Refreshing Leafy Salad with Melon, Pistachios, Cheese, Cranberries and a Light Citrus Garlic Dressing

A Perfect Summer Salad!  ©Joyce Hays, Target Health Inc.

 

Salad Ingredients

 

2 cups, assorted baby lettuce, shredded, approximately 5-6 ounces

2 cups, baby spinach, shredded

2 small to medium cucumbers, peeled

1/2 cup very fresh mozzarella, cubed

1/3 cup dried cranberries

1/3 cup pistachios

1/4 of a melon (you decide), cut bite-size

 

Dressing Ingredients

2 Tablespoons grapeseed oil

1 or 2 fresh garlic cloves, squeezed

Juice from 1/2 of an Orange

Juice from 1/2 of a Lemon

Pinch salt

Pinch black pepper

Pinch chili flakes

 

Fresh summer ingredients.  ©Joyce Hays, Target Health Inc.

 

Ingredients getting cut up. Notice how little dressing is needed. ©Joyce Hays, Target Health Inc.

 

Make enough; this salad will go fast!  ©Joyce Hays, Target Health Inc.

 

This meal was a delicious low calorie comfort food fest with some of our favorite dishes. First we clinked our glasses of chilled Vice chardonnay, just because we were enjoying being lazy, this weekend.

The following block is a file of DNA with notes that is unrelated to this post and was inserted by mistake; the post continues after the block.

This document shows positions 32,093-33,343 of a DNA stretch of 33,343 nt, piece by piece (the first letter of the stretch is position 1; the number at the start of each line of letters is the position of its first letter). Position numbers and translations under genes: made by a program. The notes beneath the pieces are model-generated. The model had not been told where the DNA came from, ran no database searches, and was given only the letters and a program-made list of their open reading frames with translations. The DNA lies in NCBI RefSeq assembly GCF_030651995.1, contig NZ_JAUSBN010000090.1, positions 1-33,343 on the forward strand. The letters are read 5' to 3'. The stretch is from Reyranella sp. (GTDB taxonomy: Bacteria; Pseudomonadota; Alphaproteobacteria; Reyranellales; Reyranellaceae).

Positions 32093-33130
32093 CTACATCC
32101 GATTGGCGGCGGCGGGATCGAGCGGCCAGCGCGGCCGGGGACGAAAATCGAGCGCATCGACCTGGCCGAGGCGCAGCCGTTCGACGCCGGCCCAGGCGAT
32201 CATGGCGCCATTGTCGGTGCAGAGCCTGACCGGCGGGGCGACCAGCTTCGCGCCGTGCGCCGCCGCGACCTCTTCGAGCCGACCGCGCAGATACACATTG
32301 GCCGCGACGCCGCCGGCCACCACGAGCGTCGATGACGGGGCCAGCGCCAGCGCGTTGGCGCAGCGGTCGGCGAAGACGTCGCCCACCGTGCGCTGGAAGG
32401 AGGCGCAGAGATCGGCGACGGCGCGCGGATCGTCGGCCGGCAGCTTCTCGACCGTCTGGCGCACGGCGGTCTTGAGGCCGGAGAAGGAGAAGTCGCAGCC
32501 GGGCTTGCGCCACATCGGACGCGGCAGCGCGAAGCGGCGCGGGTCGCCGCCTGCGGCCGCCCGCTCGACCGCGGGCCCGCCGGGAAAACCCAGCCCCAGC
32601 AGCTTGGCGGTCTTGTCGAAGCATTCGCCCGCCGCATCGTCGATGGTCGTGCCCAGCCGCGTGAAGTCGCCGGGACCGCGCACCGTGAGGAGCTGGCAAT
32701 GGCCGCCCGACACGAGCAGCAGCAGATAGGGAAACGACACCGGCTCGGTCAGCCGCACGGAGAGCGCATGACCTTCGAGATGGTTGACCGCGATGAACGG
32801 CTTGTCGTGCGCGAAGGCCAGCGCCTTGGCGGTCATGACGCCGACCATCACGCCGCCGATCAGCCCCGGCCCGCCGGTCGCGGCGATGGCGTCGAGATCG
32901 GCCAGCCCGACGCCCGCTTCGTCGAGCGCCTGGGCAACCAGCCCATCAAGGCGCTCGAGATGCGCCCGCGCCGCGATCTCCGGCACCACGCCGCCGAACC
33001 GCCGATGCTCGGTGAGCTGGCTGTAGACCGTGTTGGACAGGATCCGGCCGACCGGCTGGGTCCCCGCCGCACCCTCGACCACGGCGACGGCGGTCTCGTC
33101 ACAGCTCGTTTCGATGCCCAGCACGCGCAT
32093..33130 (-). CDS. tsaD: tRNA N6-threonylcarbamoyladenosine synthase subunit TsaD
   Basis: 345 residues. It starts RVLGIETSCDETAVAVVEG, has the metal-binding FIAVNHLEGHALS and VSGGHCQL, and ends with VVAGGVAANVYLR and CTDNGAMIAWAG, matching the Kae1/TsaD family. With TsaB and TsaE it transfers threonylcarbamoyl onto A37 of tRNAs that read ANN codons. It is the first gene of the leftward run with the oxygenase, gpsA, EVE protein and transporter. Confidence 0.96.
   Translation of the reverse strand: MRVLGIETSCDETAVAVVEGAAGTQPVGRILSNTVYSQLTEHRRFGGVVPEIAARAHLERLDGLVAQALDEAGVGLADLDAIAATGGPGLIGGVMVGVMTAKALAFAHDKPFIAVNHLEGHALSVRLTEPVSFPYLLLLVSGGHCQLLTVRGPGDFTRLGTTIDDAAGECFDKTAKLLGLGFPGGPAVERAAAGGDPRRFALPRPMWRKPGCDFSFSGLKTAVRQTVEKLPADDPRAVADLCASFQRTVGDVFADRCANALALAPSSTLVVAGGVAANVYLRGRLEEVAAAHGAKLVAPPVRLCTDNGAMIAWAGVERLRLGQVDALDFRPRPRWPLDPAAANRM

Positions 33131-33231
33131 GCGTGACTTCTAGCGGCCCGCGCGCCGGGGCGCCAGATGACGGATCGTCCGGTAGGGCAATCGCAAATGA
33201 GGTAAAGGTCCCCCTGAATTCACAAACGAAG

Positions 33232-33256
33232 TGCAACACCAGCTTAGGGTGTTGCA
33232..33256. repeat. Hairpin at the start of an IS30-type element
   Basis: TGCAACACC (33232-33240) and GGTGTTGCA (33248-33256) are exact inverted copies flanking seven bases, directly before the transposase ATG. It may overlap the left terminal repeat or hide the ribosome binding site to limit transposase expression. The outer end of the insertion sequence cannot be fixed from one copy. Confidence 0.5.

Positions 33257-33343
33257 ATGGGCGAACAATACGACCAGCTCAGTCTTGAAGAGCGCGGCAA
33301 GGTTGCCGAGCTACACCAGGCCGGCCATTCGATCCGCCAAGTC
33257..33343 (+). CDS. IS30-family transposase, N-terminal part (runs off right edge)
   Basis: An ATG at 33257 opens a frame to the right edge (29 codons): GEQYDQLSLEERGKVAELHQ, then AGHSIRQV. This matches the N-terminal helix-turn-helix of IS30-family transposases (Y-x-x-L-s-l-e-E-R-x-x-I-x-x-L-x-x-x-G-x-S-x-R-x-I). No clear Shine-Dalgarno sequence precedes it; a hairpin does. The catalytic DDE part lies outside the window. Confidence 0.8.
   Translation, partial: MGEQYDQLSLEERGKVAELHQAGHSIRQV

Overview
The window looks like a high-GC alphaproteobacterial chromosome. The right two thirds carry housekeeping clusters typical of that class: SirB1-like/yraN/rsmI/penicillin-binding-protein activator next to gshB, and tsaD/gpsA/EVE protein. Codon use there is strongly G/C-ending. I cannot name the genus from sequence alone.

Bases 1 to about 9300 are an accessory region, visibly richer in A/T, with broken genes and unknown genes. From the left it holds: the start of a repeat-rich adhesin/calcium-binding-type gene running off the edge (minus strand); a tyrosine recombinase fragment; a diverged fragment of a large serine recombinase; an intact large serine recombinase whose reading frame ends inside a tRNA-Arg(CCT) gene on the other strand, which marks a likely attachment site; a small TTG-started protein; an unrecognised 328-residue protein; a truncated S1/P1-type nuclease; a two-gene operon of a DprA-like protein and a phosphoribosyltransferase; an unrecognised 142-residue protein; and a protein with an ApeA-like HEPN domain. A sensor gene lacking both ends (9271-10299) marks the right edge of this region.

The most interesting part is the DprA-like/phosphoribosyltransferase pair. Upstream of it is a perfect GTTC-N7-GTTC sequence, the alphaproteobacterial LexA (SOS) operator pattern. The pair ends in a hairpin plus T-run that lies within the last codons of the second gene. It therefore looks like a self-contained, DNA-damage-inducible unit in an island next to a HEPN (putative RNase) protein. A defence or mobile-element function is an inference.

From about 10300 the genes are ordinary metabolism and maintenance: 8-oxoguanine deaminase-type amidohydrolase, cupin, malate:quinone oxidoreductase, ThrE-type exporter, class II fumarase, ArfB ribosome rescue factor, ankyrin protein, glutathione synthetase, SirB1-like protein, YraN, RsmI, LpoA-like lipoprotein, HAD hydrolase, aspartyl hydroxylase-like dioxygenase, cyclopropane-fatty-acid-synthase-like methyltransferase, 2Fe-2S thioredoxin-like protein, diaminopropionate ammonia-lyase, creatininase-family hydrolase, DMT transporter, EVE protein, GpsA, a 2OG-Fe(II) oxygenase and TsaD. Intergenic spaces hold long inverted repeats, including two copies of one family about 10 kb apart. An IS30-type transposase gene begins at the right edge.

The recipe above was the first course and a delicious change from our usual tomato/avocado salad. Then we had eggplant parmesan, a recipe that was shared on this newsletter, long ago. Easy to prepare, simple but good, baked garlic-y mini red potatoes. For dessert, home-made black bean brownies with cool whip on top.

 

A treat for New Yorkers was not only a second Tosca at the MetOpera, but the amazingly beautiful voice of soprano Anna Netrebko, singing with her husband, Azerbaijani tenor Yusif Eyvazov.

 

Below is Netrebko singing one of the most sublime arias ever written.  Each time I hear it, I tear up. I’ve heard all the great sopranos sing Vissi d’Arte and IMO, this is the best recording.

 

https://www.youtube.com/watch?v=fnMMXfr8FZc

Anna Netrebko – Vissi d’arte (Tosca, Act 2) by Giocomo Puccini

 

This long weekend was good for us and we hope for you also.

 

Icy Stag’s Leap Sauvignon Blanc   ©Joyce Hays, Target Health Inc.

 

From Our Table to Yours!

Bon Appetit!